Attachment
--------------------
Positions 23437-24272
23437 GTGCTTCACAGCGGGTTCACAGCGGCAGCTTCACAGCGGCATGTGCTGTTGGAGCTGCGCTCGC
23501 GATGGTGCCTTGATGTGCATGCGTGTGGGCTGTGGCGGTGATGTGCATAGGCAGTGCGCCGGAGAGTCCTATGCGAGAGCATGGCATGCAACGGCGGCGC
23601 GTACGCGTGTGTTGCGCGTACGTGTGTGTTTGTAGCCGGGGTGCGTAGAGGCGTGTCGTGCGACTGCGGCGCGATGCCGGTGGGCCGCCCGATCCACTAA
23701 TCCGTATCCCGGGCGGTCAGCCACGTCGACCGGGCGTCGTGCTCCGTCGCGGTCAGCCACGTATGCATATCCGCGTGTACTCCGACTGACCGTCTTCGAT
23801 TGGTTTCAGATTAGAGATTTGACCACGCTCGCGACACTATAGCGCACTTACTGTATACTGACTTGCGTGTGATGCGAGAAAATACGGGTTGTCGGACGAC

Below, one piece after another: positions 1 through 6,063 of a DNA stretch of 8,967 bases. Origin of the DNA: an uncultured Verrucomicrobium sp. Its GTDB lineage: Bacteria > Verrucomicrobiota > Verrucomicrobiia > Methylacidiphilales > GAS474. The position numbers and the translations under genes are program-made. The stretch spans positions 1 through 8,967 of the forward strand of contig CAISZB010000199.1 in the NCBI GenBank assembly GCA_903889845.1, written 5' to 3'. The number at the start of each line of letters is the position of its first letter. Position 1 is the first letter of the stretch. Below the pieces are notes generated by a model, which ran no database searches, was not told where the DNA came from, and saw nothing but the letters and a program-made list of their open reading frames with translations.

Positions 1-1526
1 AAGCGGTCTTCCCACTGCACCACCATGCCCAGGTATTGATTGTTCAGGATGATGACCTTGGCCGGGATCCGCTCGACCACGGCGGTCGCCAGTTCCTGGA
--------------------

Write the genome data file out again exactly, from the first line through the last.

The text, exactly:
Positions 23437-24272
23437 GTGCTTCACAGCGGGTTCACAGCGGCAGCTTCACAGCGGCATGTGCTGTTGGAGCTGCGCTCGC
23501 GATGGTGCCTTGATGTGCATGCGTGTGGGCTGTGGCGGTGATGTGCATAGGCAGTGCGCCGGAGAGTCCTATGCGAGAGCATGGCATGCAACGGCGGCGC
23601 GTACGCGTGTGTTGCGCGTACGTGTGTGTTTGTAGCCGGGGTGCGTAGAGGCGTGTCGTGCGACTGCGGCGCGATGCCGGTGGGCCGCCCGATCCACTAA
23701 TCCGTATCCCGGGCGGTCAGCCACGTCGACCGGGCGTCGTGCTCCGTCGCGGTCAGCCACGTATGCATATCCGCGTGTACTCCGACTGACCGTCTTCGAT
23801 TGGTTTCAGATTAGAGATTTGACCACGCTCGCGACACTATAGCGCACTTACTGTATACTGACTTGCGTGTGATGCGAGAAAATACGGGTTGTCGGACGAC

Below, one piece after another: positions 1 through 6,063 of a DNA stretch of 8,967 bases. Origin of the DNA: an uncultured Verrucomicrobium sp. Its GTDB lineage: Bacteria > Verrucomicrobiota > Verrucomicrobiia > Methylacidiphilales > GAS474. The position numbers and the translations under genes are program-made. The stretch spans positions 1 through 8,967 of the forward strand of contig CAISZB010000199.1 in the NCBI GenBank assembly GCA_903889845.1, written 5' to 3'. The number at the start of each line of letters is the position of its first letter. Position 1 is the first letter of the stretch. Below the pieces are notes generated by a model, which ran no database searches, was not told where the DNA came from, and saw nothing but the letters and a program-made list of their open reading frames with translations.

Positions 1-1526
1 AAGCGGTCTTCCCACTGCACCACCATGCCCAGGTATTGATTGTTCAGGATGATGACCTTGGCCGGGATCCGCTCGACCACGGCGGTCGCCAGTTCCTGGA